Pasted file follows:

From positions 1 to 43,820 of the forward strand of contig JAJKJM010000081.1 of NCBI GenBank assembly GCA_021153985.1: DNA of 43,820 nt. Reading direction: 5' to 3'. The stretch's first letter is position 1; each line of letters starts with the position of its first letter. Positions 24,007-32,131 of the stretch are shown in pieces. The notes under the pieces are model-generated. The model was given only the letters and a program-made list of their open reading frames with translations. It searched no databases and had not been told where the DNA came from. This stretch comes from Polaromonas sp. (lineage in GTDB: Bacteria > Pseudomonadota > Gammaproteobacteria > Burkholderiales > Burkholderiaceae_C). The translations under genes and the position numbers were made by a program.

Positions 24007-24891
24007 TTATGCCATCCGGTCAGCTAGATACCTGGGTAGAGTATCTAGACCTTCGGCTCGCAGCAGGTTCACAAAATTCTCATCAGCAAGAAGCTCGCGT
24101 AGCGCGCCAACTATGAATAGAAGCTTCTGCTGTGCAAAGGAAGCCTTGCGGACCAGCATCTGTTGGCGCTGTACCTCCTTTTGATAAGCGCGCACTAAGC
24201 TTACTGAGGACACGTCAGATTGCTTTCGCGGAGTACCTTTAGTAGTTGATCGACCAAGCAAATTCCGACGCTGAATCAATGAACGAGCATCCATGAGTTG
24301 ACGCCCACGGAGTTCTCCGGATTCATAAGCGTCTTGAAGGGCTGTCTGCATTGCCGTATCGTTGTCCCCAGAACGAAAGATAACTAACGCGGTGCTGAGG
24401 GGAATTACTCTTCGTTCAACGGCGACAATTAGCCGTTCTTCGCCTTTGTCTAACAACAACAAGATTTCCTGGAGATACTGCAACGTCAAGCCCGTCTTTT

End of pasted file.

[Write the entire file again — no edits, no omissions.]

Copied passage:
From positions 1 to 43,820 of the forward strand of contig JAJKJM010000081.1 of NCBI GenBank assembly GCA_021153985.1: DNA of 43,820 nt. Reading direction: 5' to 3'. The stretch's first letter is position 1; each line of letters starts with the position of its first letter. Positions 24,007-32,131 of the stretch are shown in pieces. The notes under the pieces are model-generated. The model was given only the letters and a program-made list of their open reading frames with translations. It searched no databases and had not been told where the DNA came from. This stretch comes from Polaromonas sp. (lineage in GTDB: Bacteria > Pseudomonadota > Gammaproteobacteria > Burkholderiales > Burkholderiaceae_C). The translations under genes and the position numbers were made by a program.

Positions 24007-24891
24007 TTATGCCATCCGGTCAGCTAGATACCTGGGTAGAGTATCTAGACCTTCGGCTCGCAGCAGGTTCACAAAATTCTCATCAGCAAGAAGCTCGCGT
24101 AGCGCGCCAACTATGAATAGAAGCTTCTGCTGTGCAAAGGAAGCCTTGCGGACCAGCATCTGTTGGCGCTGTACCTCCTTTTGATAAGCGCGCACTAAGC
24201 TTACTGAGGACACGTCAGATTGCTTTCGCGGAGTACCTTTAGTAGTTGATCGACCAAGCAAATTCCGACGCTGAATCAATGAACGAGCATCCATGAGTTG
24301 ACGCCCACGGAGTTCTCCGGATTCATAAGCGTCTTGAAGGGCTGTCTGCATTGCCGTATCGTTGTCCCCAGAACGAAAGATAACTAACGCGGTGCTGAGG
24401 GGAATTACTCTTCGTTCAACGGCGACAATTAGCCGTTCTTCGCCTTTGTCTAACAACAACAAGATTTCCTGGAGATACTGCAACGTCAAGCCCGTCTTTT